A moveable bed in the courtroom allowed Susan Atkins to be present
The California Parole Board has refused to release Susan Atkins, a terminally ill convicted murderer who was a member of the notorious Charles Manson gang.
Atkins, 61, is serving a life sentence for her part in seven murders in 1969, including a pregnant actress, by what became known as the "Manson Family".
Atkins has brain cancer and, her lawyer says, may have only months to live. She slept through most of the hearing.
She would not be eligible for parole again until 2012.
Atkins was sentenced to death in 1971 for taking part in the murders, including that of Sharon Tate, the wife of filmmaker Roman Polanski, who was then heavily pregnant.
It was Atkins who led police to arrest members of the Manson clan when she confessed to a cellmate after she had been arrested in a robbery.
Her death sentence was commuted to life in prison in 1972, when the California Supreme Court abolished capital punishment.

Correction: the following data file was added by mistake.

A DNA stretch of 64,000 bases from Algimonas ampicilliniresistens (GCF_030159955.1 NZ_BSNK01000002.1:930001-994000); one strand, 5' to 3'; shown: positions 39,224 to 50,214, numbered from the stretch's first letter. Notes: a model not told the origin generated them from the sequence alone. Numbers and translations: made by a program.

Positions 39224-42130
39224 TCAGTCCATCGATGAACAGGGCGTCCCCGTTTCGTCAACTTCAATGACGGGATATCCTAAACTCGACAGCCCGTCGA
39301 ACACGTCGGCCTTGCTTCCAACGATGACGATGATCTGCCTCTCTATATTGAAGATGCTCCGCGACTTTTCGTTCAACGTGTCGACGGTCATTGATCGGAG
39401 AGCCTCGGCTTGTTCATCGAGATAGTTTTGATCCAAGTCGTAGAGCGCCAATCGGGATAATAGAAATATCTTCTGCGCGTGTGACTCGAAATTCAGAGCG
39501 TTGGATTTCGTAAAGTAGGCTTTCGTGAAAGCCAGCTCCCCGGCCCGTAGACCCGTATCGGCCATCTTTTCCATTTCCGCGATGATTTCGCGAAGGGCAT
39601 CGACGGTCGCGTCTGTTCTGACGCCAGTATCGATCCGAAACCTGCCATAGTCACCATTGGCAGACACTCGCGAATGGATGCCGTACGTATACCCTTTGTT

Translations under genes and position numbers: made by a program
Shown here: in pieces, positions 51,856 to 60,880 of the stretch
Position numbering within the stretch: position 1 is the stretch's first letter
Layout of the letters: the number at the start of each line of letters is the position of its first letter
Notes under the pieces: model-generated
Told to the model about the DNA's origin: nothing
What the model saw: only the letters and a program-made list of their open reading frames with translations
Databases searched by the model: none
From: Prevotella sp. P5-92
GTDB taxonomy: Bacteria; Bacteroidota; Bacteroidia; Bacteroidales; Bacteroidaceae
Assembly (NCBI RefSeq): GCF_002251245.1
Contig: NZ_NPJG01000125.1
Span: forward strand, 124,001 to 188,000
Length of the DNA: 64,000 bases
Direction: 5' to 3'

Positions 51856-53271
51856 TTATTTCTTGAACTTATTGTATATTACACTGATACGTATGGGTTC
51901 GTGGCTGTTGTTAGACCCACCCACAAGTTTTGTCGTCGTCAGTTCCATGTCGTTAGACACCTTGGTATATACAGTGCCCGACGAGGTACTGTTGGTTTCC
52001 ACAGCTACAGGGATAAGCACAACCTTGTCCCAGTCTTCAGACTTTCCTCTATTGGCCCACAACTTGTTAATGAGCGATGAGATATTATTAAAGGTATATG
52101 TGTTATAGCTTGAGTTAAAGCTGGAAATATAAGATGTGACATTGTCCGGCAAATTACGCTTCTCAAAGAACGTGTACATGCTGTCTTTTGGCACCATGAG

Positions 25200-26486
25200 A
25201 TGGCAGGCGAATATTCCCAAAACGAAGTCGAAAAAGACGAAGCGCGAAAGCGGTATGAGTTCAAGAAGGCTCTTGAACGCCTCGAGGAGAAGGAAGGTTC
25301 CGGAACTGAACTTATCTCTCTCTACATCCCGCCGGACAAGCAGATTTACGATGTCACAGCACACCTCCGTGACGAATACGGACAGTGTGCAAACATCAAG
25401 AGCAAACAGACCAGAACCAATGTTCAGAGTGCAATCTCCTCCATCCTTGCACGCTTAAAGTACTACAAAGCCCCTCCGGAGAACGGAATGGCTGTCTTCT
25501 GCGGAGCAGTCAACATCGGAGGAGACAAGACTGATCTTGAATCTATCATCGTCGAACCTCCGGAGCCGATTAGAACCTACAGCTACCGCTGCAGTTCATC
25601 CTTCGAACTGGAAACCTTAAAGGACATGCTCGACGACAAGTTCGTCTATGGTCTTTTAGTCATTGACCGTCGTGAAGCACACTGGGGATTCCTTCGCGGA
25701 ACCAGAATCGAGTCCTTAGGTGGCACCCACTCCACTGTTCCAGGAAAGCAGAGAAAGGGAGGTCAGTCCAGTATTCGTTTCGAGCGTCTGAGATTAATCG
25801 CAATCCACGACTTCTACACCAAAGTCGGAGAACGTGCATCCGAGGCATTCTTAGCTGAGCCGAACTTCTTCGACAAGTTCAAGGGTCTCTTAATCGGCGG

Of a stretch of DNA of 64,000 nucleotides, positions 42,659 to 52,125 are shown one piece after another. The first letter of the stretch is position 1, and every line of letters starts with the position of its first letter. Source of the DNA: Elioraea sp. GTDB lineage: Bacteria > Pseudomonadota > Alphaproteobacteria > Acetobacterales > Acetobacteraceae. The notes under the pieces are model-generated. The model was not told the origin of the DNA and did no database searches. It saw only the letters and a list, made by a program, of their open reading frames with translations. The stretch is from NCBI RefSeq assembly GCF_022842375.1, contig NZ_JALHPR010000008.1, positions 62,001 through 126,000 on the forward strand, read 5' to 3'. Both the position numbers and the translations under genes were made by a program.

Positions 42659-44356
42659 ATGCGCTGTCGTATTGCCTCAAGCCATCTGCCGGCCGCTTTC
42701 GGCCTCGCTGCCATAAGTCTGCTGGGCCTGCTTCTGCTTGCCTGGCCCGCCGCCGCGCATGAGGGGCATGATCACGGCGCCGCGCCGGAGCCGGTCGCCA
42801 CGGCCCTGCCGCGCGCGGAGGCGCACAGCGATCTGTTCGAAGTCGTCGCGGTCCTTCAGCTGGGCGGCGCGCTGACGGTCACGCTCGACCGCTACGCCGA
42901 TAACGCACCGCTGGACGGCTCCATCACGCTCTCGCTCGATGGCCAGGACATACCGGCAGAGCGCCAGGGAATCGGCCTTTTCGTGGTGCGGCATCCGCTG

Sharon Tate's sister, Debra, told the parole commissioners she would have a 40-year-old nephew if her sister had lived.
Ms Tate told the hearing: "I will pray for her [Atkins] soul when she draws her last breath, but until then I think she should remain in this controlled situation."
Parole commissioner Tim O'Hara said that Atkins never fully understood the magnitude of her crimes. The decision by the parole board was unanimous.
In a dramatic moment during the four hour hearing Atkins opened her eyes while her husband, James Whitehouse, led her through a recitation of the 23rd Psalm, with Atkins concluding in a strong voice: "My God is an amazing God."
Charles Manson became one of the United States' most infamous criminals during the summer of 1969, when the Beatles-obsessed ex-convict directed his mostly young, female followers to murder.
His execution was also commuted in 1972 and he is serving a life term in prison. He has been denied parole 11 times and is next scheduled for a hearing in 2012.
None of the other members of the Manson gang convicted of the seven murders have been paroled.
9 September 2009: An earlier version of this story referred to an admission by Susan Atkins that she had herself killed Sharon Tate. We omitted to say that she later recanted that testimony.